One of the most effective ways to get the user to continue the conversation (e.g., make a choice) is to ask a question. When the call to action isn’t clear, the user won’t know when, or how, to respond.

Wide- to narrow-focus questions

Questions fall on a continuum from wide- to narrow-focus, based on the range of responses they elicit.

When designing a question, think about where it should fall on the continuum from wide to narrow focus. Consider the pros and cons in the table below.

Pros Cons

Wide-focus question

Best for questions about domains that are familiar to the user and therefore are easy to answer.

  • Encourages the user to respond naturally and in their own words
  • Users feel in control
  • Provides best insight into what users want
  • Can put users on the spot and cause a “deer in the headlights” moment
  • Can be difficult for users to anticipate what answers are supported
  • May set expectations too high and overpromise

Narrow-focus question

Best for questions about complex or unfamiliar domains, or when options are limited or unclear.

  • Makes it clear what the user can say/do by establishing boundaries/limits
  • Easy for users to answer
  • Minimizes confusion
  • Can feel limiting to users
  • Can feel robotic and tedious (like many automated phone systems)
  • Questions may be longer

Before asking a question, think about what responses you can reasonably support. Don’t ask the user a question if you’re not prepared to handle their answer.

That said, don’t be afraid to ask the user a question—it doesn’t mean that you have to support every response imaginable. The way a question is phrased sets the user’s expectations for what they can say. This phrasing can range from open-ended, or wide-focus questions, to close-ended, or narrow-focus questions.

The magic and art of good conversation design is that users feel like they’re in control and that they can say anything at anytime, but in reality, the dialog directs them along pre-scripted paths.

Respect the rules of turn-taking by giving users time to respond to the question.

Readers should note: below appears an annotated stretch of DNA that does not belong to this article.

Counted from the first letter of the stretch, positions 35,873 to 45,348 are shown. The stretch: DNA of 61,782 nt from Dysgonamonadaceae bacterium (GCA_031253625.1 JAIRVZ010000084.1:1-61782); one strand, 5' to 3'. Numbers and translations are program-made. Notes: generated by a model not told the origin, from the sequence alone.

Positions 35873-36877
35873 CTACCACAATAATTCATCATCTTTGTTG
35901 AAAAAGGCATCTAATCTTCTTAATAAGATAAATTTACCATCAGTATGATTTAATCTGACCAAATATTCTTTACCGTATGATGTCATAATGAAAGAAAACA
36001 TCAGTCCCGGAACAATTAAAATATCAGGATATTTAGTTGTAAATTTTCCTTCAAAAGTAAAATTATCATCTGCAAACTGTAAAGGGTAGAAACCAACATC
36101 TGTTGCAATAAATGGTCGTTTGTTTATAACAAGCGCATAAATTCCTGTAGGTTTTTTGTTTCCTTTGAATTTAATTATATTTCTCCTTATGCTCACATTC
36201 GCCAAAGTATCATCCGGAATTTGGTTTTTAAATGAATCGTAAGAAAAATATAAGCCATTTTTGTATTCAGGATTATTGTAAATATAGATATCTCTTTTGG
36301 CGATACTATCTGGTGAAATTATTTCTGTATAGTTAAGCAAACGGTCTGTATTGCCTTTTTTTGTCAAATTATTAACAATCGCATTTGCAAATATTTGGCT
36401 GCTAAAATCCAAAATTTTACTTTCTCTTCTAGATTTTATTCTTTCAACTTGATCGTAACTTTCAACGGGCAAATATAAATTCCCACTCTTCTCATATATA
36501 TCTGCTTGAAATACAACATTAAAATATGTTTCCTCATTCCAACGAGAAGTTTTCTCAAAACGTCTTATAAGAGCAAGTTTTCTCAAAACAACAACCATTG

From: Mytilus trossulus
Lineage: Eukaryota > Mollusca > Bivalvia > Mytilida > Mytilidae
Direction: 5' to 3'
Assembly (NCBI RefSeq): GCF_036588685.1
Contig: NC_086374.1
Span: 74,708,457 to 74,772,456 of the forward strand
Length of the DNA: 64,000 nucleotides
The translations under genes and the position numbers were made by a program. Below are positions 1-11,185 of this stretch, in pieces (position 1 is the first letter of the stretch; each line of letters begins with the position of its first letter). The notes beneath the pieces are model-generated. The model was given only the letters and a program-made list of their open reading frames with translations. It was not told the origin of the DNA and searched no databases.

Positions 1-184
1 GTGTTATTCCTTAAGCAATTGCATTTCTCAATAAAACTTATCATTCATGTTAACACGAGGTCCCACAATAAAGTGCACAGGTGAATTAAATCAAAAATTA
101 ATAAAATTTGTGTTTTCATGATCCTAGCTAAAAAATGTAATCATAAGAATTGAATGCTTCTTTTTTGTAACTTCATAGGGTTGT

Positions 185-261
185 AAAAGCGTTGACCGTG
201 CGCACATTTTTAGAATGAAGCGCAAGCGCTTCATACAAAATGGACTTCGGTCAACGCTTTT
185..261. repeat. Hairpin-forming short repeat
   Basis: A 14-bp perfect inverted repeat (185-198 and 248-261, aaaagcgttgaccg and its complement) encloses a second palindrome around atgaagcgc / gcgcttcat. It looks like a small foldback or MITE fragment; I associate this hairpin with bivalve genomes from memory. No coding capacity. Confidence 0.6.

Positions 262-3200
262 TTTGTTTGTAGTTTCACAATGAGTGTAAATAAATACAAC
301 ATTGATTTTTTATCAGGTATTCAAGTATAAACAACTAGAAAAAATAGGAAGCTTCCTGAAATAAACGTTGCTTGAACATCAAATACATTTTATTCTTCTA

Prompt the user with only a single question at a time.


Don’t overwhelm the user with options and questions.

Critical use cases for narrow-focus questions

There are a few specific use cases in which narrow-focus questions are critical.

The first time asking a question, your persona should present only the details that are required to proceed.

When there’s an error, narrow the focus of the question to provide more support and get the user back on track.

See errors for details.


Provide extra help when there’s an error.


Don’t slow all users down with details that most won’t need to answer the question. Remember, irrelevant speech is time consuming.

Language is filled with ambiguity, though most of the time it is resolved through context. When context is not enough, it’s okay to ask the user for more information.


To resolve ambiguity, ask the user a narrow-focus question.


The user’s request is ambiguous. This response would’ve been appropriate if the user has ordered pink roses for their mom in the past.

Though they’re uncommon, explicit confirmation questions are necessary in these cases:

  • When the cost of misunderstanding the user is high (e.g., names, addresses, text to be shared on the user’s behalf)
  • Prior to performing an action that would be difficult to undo (e.g., deleting user data, completing a transaction)

See confirmations for details.


Before deleting user data, use narrow-focus questions to confirm.


It would be difficult to recover from an error here.

Learn from what users said

The insights gleaned from user data are invaluable, shedding light on how to better phrase your questions. Analytics and monitoring tools can help you learn how your questions are performing in the wild. Review all the ways users appropriately. Also look for signs of user confusion—for example, perhaps users are not responding (No Input), they take a long time to respond, or they’re hesitant, using filler words like um and ah.

There are 3 main approaches to handling unsupported responses:

  • Add new synonyms to the grammar so that they map onto existing functionality
  • Restrict the range of responses users can give by narrowing the focus of the question
  • Design a new conversational path to support the requested functionality
If you’re seeing a lot of unexpected responses from users, consider rewording the question to narrow its focus.


Rephrase questions to make the options clear.


Typically, intonation and context will make it clear to the user that this is an either/or question, not a yes/no question. But if users are having trouble, consider rephrasing.